News Release

Global nuclear SMR project pipeline expands to 22 GW, increasing more than 65% since 2021

The project pipeline requires investment equivalent to US$176B; uranium supply remains a challenge

2 minute read

The small nuclear reactor (SMR) project pipeline  reached 22 GW in the first quarter of 2024, an expansion of 65% since 2021, according to a recent report by Wood Mackenzie. The current total project pipeline would require an investment of close to US$176 billion.

“The nuclear power market has been gaining momentum as a key strategy to achieving net zero,” said David Brown, Director, Energy Transition Service at Wood Mackenzie. “While the sector has faced a range of challenges over the last 12 months, especially the cancellation of NuScale’s Clean Power Project, multiple markets across the world are expanding their focus on nuclear SMRs,” said Brown.

According to the report, “SMR nuclear market update: 2024”, five countries - the US, Poland, Canada, the United Kingdom, and South Korea - drive 58% of the risked project pipeline.

“COP28 also provided a new tailwind for nuclear with a new goal to triple nuclear capacity by 2050. In Wood Mackenzie’s net zero scenario, SMRs would account for 30% of the nuclear fleet. The global focus on net zero means the market for SMRs has widened from utilities to industrial and technology companies. For these sectors, SMRs provide a range of solutions, including around-the-clock carbon-free power, carbon-free industrial heat, and the ability to meet power demand growth long term; the latter is a particular area of focus in the US with increasing demand for high-capacity data centers,” said Brown.

Policy support essential

Policy support is crucial to accelerating projects to final investment decisions. Some regions have put new policies in place that have spurred the recent activity. Most notably, the US, the United Kingdom and Japan.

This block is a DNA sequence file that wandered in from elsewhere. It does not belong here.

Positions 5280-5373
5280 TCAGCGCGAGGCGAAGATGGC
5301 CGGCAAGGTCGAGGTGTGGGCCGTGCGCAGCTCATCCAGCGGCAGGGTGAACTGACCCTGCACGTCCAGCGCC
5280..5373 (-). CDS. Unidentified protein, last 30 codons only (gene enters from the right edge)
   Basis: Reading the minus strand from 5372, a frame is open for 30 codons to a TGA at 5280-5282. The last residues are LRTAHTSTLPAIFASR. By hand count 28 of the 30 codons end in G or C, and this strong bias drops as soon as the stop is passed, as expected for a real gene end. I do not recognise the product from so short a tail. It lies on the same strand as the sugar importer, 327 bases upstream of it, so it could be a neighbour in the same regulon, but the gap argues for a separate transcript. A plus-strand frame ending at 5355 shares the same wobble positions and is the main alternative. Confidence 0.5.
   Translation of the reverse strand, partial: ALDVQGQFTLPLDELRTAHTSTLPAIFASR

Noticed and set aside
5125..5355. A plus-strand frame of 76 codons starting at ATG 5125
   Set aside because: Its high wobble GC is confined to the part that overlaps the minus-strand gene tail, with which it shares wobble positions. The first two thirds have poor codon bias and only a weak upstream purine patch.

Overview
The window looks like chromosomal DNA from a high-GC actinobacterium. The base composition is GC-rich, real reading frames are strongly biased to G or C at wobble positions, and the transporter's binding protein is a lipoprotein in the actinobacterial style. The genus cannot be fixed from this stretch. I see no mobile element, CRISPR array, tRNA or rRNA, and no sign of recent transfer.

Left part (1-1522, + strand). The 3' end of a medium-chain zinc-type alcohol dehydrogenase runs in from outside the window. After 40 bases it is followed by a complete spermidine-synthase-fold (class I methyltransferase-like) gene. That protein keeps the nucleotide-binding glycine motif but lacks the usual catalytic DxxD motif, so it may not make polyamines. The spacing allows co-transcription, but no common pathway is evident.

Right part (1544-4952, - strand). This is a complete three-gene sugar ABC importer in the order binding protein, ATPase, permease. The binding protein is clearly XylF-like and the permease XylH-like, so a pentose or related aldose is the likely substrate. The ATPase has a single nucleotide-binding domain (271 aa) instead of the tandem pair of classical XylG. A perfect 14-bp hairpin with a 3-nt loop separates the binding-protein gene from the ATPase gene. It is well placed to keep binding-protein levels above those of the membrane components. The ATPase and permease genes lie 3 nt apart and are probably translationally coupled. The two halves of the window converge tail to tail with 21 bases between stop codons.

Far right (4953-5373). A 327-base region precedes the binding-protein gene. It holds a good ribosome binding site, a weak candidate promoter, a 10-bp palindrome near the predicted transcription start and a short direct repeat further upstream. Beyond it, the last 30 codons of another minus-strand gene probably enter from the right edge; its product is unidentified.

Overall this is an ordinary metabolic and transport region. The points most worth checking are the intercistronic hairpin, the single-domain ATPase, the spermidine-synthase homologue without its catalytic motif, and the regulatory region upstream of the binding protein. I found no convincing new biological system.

• In the US, the Inflation Reduction Act provides a 30% ITC for a zero-emission advanced nuclear power plant to be implemented after 2025. More ITC incentives include a 10% ITC for domestic content and a 10% ITC adder for building an SMR on the site of a retired coal plant.
  • In Japan, after fierce public opposition, pro-nuclear sentiment has strengthened following the election of Prime Minister Kishida and amid record-high commodity prices in 2022.
  • In the UK, government targets and reactor funding has been set as part of the nation’s path to net zero. The UK has awarded almost US$80 million to GE-Hitachi and Holtec International for SMR feasibility analysis.

“Across the world, governments are stepping up in various ways,” said Brown. “The recent momentum in SMR announcements is a result of strong public and private partnerships involving both established and new companies in the nuclear sector.”

Supply challenges build

Concerns around uranium supply availability and rapidly escalating uranium prices present challenges to the nuclear sector as a whole. In 2023, uranium was the strongest performing commodity, with prices soaring. 

“The uranium market is turning bullish, driven by production shutdowns, potential sanctions on Russian uranium supply, the addition of 8 GW of large-scale new nuclear capacity in 2023, and lifetime extensions of the current nuclear fleet,” said Brown. “In turn, this has ignited concerns about uranium supply security across the OECD nations. As a response, there are plans from both governments and the private sector to fund expansions of the uranium supply chain.”